Before Prost, Reyna, and Hughes. Appeal from the District Court of Delaware
Summary: A term may be indefinite when the proposed construction is not supported by the record and the meaning is not reasonably ascertainable from the record.
Teva Pharmaceuticals USA, Inc. (“Teva”) sought to market a generic version of a drug sold by IBSA Institut Biochimique, S.A., Altergon, S.A., and IBSA Pharma Inc. (collectively “IBSA”). In response, IBSA sued Teva for infringement of its U.S. Patent No. 7,723,390 (the ’390 patent) in the U.S. District Court for the District of Delaware. The District Court found the ’390 patent invalid because the claimed term “half-liquid” was indefinite. IBSA appealed.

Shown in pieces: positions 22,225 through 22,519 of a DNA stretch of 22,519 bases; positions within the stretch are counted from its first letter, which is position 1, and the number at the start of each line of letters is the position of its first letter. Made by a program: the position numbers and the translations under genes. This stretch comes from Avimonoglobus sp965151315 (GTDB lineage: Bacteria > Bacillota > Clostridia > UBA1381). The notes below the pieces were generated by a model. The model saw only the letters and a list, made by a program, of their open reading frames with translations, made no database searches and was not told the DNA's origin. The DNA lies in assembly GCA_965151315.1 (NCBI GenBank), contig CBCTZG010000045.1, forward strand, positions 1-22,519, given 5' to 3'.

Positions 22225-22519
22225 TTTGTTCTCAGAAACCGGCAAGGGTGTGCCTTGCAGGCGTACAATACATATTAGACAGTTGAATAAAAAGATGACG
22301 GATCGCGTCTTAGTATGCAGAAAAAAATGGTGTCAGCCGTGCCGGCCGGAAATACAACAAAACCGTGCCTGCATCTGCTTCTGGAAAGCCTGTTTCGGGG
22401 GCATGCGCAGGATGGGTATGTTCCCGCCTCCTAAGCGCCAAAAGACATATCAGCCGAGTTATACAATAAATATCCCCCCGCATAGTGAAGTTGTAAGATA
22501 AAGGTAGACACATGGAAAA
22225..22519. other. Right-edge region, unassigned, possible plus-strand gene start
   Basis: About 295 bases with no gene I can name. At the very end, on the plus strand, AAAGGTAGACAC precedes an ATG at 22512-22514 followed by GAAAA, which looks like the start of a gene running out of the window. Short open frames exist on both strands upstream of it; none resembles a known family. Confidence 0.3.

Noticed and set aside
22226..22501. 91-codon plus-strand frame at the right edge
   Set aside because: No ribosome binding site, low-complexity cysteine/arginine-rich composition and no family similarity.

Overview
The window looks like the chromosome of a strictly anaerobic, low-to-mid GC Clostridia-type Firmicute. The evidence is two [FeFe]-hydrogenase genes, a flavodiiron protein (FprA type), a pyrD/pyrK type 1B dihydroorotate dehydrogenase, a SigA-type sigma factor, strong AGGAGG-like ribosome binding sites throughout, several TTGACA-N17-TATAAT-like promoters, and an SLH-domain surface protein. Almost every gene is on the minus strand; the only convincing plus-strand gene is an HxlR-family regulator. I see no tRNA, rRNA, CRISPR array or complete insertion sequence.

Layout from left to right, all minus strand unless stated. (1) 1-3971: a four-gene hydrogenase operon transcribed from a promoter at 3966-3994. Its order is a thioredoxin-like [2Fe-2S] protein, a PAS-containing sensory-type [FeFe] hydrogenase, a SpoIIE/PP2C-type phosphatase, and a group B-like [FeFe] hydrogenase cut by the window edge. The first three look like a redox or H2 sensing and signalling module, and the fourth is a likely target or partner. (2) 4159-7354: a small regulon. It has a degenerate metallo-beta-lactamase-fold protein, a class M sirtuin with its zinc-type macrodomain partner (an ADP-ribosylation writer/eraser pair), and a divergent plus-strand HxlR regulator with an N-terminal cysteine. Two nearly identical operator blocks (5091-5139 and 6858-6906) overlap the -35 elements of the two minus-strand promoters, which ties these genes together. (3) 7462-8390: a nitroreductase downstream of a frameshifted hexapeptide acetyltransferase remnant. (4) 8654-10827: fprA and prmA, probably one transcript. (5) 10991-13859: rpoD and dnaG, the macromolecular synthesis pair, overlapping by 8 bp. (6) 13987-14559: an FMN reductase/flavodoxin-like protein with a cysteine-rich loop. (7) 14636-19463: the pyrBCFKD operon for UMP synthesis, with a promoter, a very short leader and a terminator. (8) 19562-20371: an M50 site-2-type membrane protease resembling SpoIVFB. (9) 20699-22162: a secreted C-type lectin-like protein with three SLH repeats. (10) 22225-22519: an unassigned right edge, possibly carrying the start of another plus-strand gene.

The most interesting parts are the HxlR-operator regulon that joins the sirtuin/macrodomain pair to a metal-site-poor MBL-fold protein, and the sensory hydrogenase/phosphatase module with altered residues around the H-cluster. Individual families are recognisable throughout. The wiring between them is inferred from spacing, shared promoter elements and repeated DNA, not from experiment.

Reviewing determinations about legal standards and intrinsic evidence de novo and factual findings based on extrinsic evidence for clear error, the Federal Circuit affirmed the District Court’s decision. In particular, the Federal Circuit could not construe “half-liquid” to mean “semi-liquid,” as IBSA had argued. First, the Federal Circuit determined that the meaning of “half-liquid” was not reasonably clear from the claims. Next, turning to the specification, the Federal Circuit found that language listing “half-liquid” separately from gels and pastes indicated that a “half-liquid” is not necessarily a gel or paste. IBSA’s construction, however, encompassed gels and pastes as “half-liquids.” Looking next at the prosecution history, the Federal Circuit explained that, while an Italian patent – to which the ’390 patent claimed priority – used the word “semiliquido” or “semi-liquid” similarly to the ’390 patent’s use of “half-liquid,” the terms could not have the same meaning in the ’390 patent. The ’390 patent used both the term “half-liquid” and the term “semi-liquid” in its claims. Moreover, differences in language between the certified translation of the Italian application and the ’390 patent suggested that the discrepancy in usage was intentional, implying that the different word choice of “half-liquid” and “semi-liquid” results in a different scope. Finally, turning to extrinsic evidence, the Federal Circuit highlighted the inability of IBSA’s expert witness to define “half-liquid” and the term’s absence from technical dictionaries. Accordingly, the Federal Circuit found no clear error in the District Court’s determination that the record does not supply “half-liquid” with a definite meaning and affirmed the judgment.